In August 2013 US Defence Secretary during a visit to Indonesia, Malaysia, Philippines and Brunei had announced a deal worth about $500 million between the United States and Indonesia to   sell eight new Apache AH-64E attack helicopters and Longbow radars to Indonesia. 

But Indonesia has also been maintaining its ties with China and Xi Jinping addressed the Indonesian Parliament in October and announced 20 billion dollars worth of trade deals.

The other countries of the ASEAN have also been modernising their militaries and cooperating with outside powers though their motivations for spurring their defence expenditures could be different. Myanmar, for instance, is becoming more open and its military has expressed intentions to increase defence cooperation with the American military. Similarly, Malaysia, Brunei and Thailand are moving towards upgrading their militaries due to a variety of impulses.

 Following the American lead countries like Australia, Japan and the western nations like France, the UK and Canada are also shoring up their defence engagement with some of the ASEAN nations.  In addition in its ‘pivot to Asia’ concept the U.S. looks upon India and Japan, among others, as partners.

Further, India has also been developing its defence relationship with ASEAN as part of its ‘Look East Policy’ that pre-dates the unveiling of the American pivot to Asia paradigm. Though India does not wish to get involved militarily in the ongoing disputes in the SCS it has been supporting the freedom of navigation and the UN Convention on the Law of Sea (UNCLOS). Further, many countries in SE and East Asia want India to strengthen mutual security relationships and promote a stable regional balance of power


Engaging China Multilaterally

To address their security concerns the ASEAN had established the ASEAN Defence Ministers Meeting (ADMM) Plus Eight mechanism that includes China, US, Russia, India, Japan, South Korea, Australia and New Zealand  besides ASEAN members. Overall goal was to explore areas of cooperation   and minimize areas of dissonance in security issues.  One of the major reasons for initiation of such a framework had been the transnational nature of threats that makes it very difficult for a single nation to deal with in isolation. Threats related to violent extremism, maritime security, vulnerability of SLOCs, transnational crimes have a direct and indirect bearing on the trajectory of economic growth. Apart from this the existence of territorial disputes especially on the maritime front plus the issues related to political differences and rise of China   have  added to the security dilemma in the region giving rise to areas of potential conflict. 

  ASEAN members envisaged that ADDM+8 could be a useful platform in diffusing security concerns especially when the potential for crisis exists, however, so far only non-conventional security issues have  taken the centre stage on its agenda. Though its multilateral architecture could have a dampening effect on any aggressive or assertive   member who may chose to take recourse to arms to settle disputes.  It is perceived that ADMM Plus Eight could provide a platform for mutual understanding, military transparency, improving mil to mil relations, confidence building and dialogue to discuss most of the long standing issues. One such proposal in the concept paper of ADMM Plus Eight was to carry out joint exercises and training to facilitate understanding and friendship especially among the defence establishments of the respective countries. Lastly it seems that the inclusion of USA, Russia and even India to some extent is in consonance with the need to balance the assertive tendencies of Beijing especially in the South China Sea and elsewhere.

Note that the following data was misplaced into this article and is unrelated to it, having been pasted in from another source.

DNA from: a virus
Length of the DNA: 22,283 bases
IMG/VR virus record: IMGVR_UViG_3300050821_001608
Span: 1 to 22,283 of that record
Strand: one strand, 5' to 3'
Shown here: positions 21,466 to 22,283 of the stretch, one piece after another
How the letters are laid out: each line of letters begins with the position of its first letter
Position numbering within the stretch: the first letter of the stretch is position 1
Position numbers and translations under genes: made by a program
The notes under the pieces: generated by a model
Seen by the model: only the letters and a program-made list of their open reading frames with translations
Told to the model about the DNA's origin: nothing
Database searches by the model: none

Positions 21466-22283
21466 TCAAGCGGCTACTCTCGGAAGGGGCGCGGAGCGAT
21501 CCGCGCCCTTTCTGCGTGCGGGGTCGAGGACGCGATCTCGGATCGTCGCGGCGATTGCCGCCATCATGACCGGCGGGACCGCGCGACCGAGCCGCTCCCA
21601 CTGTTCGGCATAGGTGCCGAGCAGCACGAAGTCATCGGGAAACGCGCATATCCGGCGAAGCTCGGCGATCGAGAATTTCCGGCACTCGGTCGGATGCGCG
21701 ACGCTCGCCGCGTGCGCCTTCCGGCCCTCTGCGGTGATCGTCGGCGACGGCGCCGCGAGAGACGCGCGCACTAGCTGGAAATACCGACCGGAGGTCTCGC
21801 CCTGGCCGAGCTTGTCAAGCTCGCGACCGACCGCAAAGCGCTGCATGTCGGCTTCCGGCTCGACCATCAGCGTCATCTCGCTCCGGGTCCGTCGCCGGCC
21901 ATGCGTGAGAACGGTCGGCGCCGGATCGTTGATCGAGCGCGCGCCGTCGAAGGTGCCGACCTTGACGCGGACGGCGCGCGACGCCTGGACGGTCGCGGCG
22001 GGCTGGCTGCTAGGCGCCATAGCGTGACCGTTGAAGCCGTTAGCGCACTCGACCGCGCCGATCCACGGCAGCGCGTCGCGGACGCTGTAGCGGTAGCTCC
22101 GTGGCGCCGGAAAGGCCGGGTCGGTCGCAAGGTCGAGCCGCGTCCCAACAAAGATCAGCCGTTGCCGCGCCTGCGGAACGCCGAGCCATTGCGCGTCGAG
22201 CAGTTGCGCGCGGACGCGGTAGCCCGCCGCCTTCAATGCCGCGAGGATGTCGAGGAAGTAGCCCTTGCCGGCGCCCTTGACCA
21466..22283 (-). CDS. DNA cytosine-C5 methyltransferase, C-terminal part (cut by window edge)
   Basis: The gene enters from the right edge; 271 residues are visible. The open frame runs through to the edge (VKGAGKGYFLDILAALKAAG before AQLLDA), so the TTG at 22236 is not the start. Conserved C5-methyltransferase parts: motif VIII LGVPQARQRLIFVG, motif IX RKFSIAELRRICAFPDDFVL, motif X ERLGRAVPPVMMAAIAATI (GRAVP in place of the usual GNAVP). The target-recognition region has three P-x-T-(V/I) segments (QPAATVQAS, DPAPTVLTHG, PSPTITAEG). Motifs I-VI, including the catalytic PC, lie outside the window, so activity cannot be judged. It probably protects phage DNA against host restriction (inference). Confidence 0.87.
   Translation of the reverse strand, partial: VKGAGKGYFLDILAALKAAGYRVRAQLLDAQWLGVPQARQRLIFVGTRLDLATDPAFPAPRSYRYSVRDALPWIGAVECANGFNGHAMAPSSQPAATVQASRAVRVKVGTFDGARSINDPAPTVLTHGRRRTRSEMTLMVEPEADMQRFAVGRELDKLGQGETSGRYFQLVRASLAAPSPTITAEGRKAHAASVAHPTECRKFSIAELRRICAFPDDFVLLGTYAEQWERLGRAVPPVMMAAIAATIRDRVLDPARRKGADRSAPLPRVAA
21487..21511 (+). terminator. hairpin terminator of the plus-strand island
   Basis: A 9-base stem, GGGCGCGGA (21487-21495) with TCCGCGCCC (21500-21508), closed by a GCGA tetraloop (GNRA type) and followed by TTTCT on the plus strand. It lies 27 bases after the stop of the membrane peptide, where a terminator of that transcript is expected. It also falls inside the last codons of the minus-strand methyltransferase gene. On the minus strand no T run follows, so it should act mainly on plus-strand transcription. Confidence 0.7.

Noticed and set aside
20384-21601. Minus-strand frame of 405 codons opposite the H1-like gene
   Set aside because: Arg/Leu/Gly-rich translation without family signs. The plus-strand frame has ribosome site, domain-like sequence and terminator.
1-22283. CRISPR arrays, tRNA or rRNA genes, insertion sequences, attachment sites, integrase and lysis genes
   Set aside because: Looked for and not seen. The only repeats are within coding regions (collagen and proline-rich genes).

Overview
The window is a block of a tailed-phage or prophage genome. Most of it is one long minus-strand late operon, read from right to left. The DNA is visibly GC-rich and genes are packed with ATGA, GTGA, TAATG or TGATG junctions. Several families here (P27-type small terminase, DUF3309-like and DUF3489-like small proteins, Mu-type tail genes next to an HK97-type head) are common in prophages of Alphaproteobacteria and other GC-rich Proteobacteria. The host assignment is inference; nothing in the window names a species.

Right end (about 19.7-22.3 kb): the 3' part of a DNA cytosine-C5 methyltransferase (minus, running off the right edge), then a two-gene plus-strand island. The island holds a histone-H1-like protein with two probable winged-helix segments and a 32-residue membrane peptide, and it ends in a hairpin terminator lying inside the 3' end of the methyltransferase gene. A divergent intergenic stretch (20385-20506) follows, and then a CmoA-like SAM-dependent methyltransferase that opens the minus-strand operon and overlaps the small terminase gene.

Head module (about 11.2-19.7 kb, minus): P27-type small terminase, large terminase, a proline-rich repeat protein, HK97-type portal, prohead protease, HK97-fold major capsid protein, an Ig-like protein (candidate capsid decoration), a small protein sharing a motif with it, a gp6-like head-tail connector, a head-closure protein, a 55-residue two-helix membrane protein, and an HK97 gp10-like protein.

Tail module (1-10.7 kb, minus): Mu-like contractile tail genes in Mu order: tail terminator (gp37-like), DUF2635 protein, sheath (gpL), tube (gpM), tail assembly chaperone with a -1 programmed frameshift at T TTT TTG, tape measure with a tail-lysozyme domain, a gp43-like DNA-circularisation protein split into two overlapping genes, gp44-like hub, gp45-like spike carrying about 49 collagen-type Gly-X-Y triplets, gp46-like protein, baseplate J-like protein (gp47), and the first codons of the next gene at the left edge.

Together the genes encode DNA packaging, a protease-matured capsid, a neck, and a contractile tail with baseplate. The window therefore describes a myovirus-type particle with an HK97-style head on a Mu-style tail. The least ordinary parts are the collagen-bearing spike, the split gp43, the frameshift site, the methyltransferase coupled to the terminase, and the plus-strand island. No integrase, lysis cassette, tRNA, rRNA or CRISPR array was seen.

Here it is important to mention that during an interview the Chinese Defence minister told the People’s Daily that South China Sea cannot be on the agenda for ADMM Plus Eight and this particular platform will not be used to discuss the issue of South China Sea. This was in reference to the inaugural conference of the platform in 2010. 

In June 2013 a joint military exercise in Brunei under the aegis of ADDM plus Eight (a total of 18 countries i.e. ASEAN plus six, Russia and the U.S.) that focussed on   five priority areas of cooperation: humanitarian assistance and disaster relief (HADR), medicine, maritime security, peacekeeping and counter-terrorism was held. How far it has been able to build confidence between the militaries of member nations is another matter. But the fact of the matter is that China is more comfortable with bilateral engagement in addressing security issues or disputes. 

In the 16th ASEAN-China meet in October, 2013 PM Li Keqiang proposed an exclusive ADDM-China mechanism to strengthen security cooperation in non-traditional areas but the ASEAN fraternity was cautious about such suggestions. Li also offered to discuss the signing of a treaty on good-neighbourliness, friendship and cooperation with the ASEAN. This policy is much in the same vein as what PRC has been doing with its neighbours wherein it endlessly continues to offer new confidence building measures without moving an inch on its version of the territorial disputes. Before leaving for China-ASEAN meeting in October 2013, Li had stated that “The Chinese government is firmly committed to the path of peaceful development, and is unshakable in its resolve to uphold national sovereignty and territorial integrity”[19]. Therefore, it can be seen that Beijing, capitalizing on its economic and military capabilities is unlikely to dilute its stance on territorial disputes. Though ADDM plus 8 is   a positive step yet only time will tell whether it would be able to make a discernible progress towards addressing conventional security concerns in the region.